Category Archives: Economics

Notarizing Online

Although I didn’t receive one of those stimulus checks this year since I’m married to an ITIN holder, I did get a small tax refund for my 2019 taxes. Unfortunately, depositing the check into my U.S. based Capital One 360 account was an exercise in futility. Although Capital One has a banking app where theoretically I could deposit the check, it won’t work on a Mexican phone. 

So I asked my friend in Tennessee who had the check to deposit it into her account. Her bank told her they would need my fingerprint to do that. Not gonna happen. I decided that I needed to give her the Power of Attorney over my assets, such as they are. 

To do that, I’d need to have a Power of Attorney document notarized by a U.S. notary. I was going to do that when we went to renew my son’s passport in May, but then COVID happened and that trip didn’t materialize. The consulate in San Miguel de Allende still isn’t up to full service potential yet anyway. So I look at other options.

Believe or not, I learned about online notaries from a Facebook discussion thread. I didn’t end up using the notary recommended because they never answered my message, but I did find One Notary. I wrote and asked and they said yes, I could create a Tennessee Power of Attorney through their service. 

I found the document through eforms.com and downloaded that. It was $45 for the document. Then I set up an appointment with a notary at One Notary.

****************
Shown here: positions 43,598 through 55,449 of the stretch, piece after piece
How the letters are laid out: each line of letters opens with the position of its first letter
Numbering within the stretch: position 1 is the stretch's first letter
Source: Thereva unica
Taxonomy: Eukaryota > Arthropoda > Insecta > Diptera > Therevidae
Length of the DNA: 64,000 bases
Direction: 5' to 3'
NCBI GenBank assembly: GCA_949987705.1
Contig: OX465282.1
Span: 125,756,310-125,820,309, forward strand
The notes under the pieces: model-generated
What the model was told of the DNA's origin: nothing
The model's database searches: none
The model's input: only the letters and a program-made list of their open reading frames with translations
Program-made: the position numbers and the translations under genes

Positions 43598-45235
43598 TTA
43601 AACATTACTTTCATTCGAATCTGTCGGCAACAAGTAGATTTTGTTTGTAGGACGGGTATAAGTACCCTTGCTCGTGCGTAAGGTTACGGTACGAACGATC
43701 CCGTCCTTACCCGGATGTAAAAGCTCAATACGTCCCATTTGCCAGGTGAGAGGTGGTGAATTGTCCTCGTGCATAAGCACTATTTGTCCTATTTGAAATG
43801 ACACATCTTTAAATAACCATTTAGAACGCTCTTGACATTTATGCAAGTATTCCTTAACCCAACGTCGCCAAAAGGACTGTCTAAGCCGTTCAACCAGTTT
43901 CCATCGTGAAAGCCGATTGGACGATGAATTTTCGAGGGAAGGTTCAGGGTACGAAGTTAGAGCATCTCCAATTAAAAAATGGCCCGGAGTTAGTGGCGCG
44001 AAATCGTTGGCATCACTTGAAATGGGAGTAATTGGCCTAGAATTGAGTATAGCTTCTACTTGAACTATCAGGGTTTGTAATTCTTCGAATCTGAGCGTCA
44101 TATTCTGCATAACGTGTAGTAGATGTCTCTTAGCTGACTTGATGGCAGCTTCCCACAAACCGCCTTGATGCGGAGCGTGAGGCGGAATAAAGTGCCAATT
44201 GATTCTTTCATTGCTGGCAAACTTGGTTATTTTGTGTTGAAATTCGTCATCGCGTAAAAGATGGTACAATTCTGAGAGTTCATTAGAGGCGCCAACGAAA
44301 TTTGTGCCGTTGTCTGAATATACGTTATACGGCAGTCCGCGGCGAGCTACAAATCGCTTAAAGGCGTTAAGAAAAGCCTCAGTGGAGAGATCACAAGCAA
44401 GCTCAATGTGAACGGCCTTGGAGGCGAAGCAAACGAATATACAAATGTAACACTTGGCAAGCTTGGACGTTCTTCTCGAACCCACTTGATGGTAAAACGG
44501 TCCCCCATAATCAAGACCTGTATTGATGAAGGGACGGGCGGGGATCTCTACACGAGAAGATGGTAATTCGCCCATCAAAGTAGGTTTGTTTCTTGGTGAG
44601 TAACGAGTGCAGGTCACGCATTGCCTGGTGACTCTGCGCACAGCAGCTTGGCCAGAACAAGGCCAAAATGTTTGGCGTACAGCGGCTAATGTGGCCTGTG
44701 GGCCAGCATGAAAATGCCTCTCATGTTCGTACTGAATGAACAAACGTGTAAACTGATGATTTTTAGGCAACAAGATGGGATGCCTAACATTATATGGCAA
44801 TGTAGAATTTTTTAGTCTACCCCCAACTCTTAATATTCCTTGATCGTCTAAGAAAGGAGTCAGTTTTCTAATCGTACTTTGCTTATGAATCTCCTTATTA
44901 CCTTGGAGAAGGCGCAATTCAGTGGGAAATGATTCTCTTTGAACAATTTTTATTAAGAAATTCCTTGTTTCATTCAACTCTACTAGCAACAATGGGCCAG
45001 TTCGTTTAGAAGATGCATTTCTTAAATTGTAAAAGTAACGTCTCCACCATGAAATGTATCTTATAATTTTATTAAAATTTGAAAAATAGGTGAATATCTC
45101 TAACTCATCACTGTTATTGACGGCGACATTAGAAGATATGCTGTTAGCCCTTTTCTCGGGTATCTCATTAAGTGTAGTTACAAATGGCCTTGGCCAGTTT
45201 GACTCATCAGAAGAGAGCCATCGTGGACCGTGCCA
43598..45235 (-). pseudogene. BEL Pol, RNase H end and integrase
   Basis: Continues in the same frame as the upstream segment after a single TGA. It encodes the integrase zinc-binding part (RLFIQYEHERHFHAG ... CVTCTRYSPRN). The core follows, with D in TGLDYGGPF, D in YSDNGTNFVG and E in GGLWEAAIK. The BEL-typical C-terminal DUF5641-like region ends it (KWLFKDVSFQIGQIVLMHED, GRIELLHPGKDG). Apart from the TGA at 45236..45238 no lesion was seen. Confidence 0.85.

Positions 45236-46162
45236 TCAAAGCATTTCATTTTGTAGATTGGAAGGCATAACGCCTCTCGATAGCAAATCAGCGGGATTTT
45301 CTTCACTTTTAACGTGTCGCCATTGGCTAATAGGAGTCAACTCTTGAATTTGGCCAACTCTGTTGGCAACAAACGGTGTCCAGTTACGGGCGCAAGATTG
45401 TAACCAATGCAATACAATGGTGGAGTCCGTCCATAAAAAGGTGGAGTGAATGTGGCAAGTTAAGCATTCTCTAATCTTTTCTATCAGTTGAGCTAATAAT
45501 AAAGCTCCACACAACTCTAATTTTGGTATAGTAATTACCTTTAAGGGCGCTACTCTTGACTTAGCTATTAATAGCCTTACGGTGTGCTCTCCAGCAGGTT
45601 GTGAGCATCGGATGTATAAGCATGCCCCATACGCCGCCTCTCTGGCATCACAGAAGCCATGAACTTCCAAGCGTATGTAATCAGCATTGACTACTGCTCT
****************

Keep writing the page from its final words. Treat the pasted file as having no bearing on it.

Six hours before my morning appointment, I could go through the verification process. The first set of questions was easy peasy. Then I needed to take a picture of my U.S. ID (which in this case was my PA driver’s license I was able to renew on my visit last year) with my smart phone. Well, I actually enlisted my son and his new phone for this part. The verification process wanted me to enter a valid U.S. phone number, which I didn’t have. Fortunately, it also gave me the option to have the secret code emailed to me, which I could then access via phone. So I had it sent to my gmail account and my son opened the document, entered the secret code, and took the pictures. 

The app decided it still wasn’t sure I was who I said I was, so asked me a few more questions. I failed the verification since I couldn’t remember the house number of the apartment building I lived in for 6 months nearly 30 years ago. I couldn’t go through the verification process again for 24 hours, so I had to reschedule the appointment. 

The next attempt went pretty much the same. I had taken the time using Google Street view (and some assistance from my son) to find the apartment building across from the Revolutionary War cemetery in Greencastle and the other address I wasn’t sure of, the house next to the church in Lincoln. But I still failed. I rescheduled the appointment.

They say the third time’s the charm, right? Well, I got verified and made the payment of $25 for the notary service. Then I waited for the notary to arrive for our 10:00 am appointment. And I waited, and I waited. Finally at 10:30 am, I sent two messages, one to One Notary support and another to One Notary customer service. There is no chat option on the page.